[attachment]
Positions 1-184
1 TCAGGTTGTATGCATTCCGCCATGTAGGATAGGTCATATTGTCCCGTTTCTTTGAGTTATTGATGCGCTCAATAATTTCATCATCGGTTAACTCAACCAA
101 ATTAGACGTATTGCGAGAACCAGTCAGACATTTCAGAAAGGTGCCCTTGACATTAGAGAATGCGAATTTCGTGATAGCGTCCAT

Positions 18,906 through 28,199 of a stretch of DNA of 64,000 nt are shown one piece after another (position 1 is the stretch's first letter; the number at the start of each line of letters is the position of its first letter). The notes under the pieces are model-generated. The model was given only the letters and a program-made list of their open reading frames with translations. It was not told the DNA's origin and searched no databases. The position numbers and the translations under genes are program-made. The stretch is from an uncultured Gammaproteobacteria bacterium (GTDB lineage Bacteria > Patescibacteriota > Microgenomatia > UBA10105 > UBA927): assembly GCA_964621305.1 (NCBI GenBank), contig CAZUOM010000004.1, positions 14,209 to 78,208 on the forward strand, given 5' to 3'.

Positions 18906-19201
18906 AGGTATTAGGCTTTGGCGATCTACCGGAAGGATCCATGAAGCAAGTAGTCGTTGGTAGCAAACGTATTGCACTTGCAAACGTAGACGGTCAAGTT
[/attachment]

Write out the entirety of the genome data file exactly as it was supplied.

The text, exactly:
Positions 1-184
1 TCAGGTTGTATGCATTCCGCCATGTAGGATAGGTCATATTGTCCCGTTTCTTTGAGTTATTGATGCGCTCAATAATTTCATCATCGGTTAACTCAACCAA
101 ATTAGACGTATTGCGAGAACCAGTCAGACATTTCAGAAAGGTGCCCTTGACATTAGAGAATGCGAATTTCGTGATAGCGTCCAT

Positions 18,906 through 28,199 of a stretch of DNA of 64,000 nt are shown one piece after another (position 1 is the stretch's first letter; the number at the start of each line of letters is the position of its first letter). The notes under the pieces are model-generated. The model was given only the letters and a program-made list of their open reading frames with translations. It was not told the DNA's origin and searched no databases. The position numbers and the translations under genes are program-made. The stretch is from an uncultured Gammaproteobacteria bacterium (GTDB lineage Bacteria > Patescibacteriota > Microgenomatia > UBA10105 > UBA927): assembly GCA_964621305.1 (NCBI GenBank), contig CAZUOM010000004.1, positions 14,209 to 78,208 on the forward strand, given 5' to 3'.

Positions 18906-19201
18906 AGGTATTAGGCTTTGGCGATCTACCGGAAGGATCCATGAAGCAAGTAGTCGTTGGTAGCAAACGTATTGCACTTGCAAACGTAGACGGTCAAGTT